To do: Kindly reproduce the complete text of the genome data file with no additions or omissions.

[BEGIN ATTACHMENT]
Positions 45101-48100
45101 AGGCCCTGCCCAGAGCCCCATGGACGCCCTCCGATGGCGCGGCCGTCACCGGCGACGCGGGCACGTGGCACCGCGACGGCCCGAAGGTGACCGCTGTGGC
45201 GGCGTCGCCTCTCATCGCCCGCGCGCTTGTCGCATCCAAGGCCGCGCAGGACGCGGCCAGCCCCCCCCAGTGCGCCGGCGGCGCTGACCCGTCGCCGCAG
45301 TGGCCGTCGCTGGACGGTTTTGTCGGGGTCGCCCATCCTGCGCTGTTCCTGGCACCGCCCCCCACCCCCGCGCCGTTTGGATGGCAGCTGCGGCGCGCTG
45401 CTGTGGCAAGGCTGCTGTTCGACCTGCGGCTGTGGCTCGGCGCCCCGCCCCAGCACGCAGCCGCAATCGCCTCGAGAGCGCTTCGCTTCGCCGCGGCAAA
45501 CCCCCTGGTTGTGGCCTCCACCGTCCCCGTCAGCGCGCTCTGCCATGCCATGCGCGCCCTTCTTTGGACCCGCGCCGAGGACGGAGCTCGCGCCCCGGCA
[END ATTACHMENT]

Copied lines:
Positions 45101-48100
45101 AGGCCCTGCCCAGAGCCCCATGGACGCCCTCCGATGGCGCGGCCGTCACCGGCGACGCGGGCACGTGGCACCGCGACGGCCCGAAGGTGACCGCTGTGGC
45201 GGCGTCGCCTCTCATCGCCCGCGCGCTTGTCGCATCCAAGGCCGCGCAGGACGCGGCCAGCCCCCCCCAGTGCGCCGGCGGCGCTGACCCGTCGCCGCAG
45301 TGGCCGTCGCTGGACGGTTTTGTCGGGGTCGCCCATCCTGCGCTGTTCCTGGCACCGCCCCCCACCCCCGCGCCGTTTGGATGGCAGCTGCGGCGCGCTG
45401 CTGTGGCAAGGCTGCTGTTCGACCTGCGGCTGTGGCTCGGCGCCCCGCCCCAGCACGCAGCCGCAATCGCCTCGAGAGCGCTTCGCTTCGCCGCGGCAAA
45501 CCCCCTGGTTGTGGCCTCCACCGTCCCCGTCAGCGCGCTCTGCCATGCCATGCGCGCCCTTCTTTGGACCCGCGCCGAGGACGGAGCTCGCGCCCCGGCA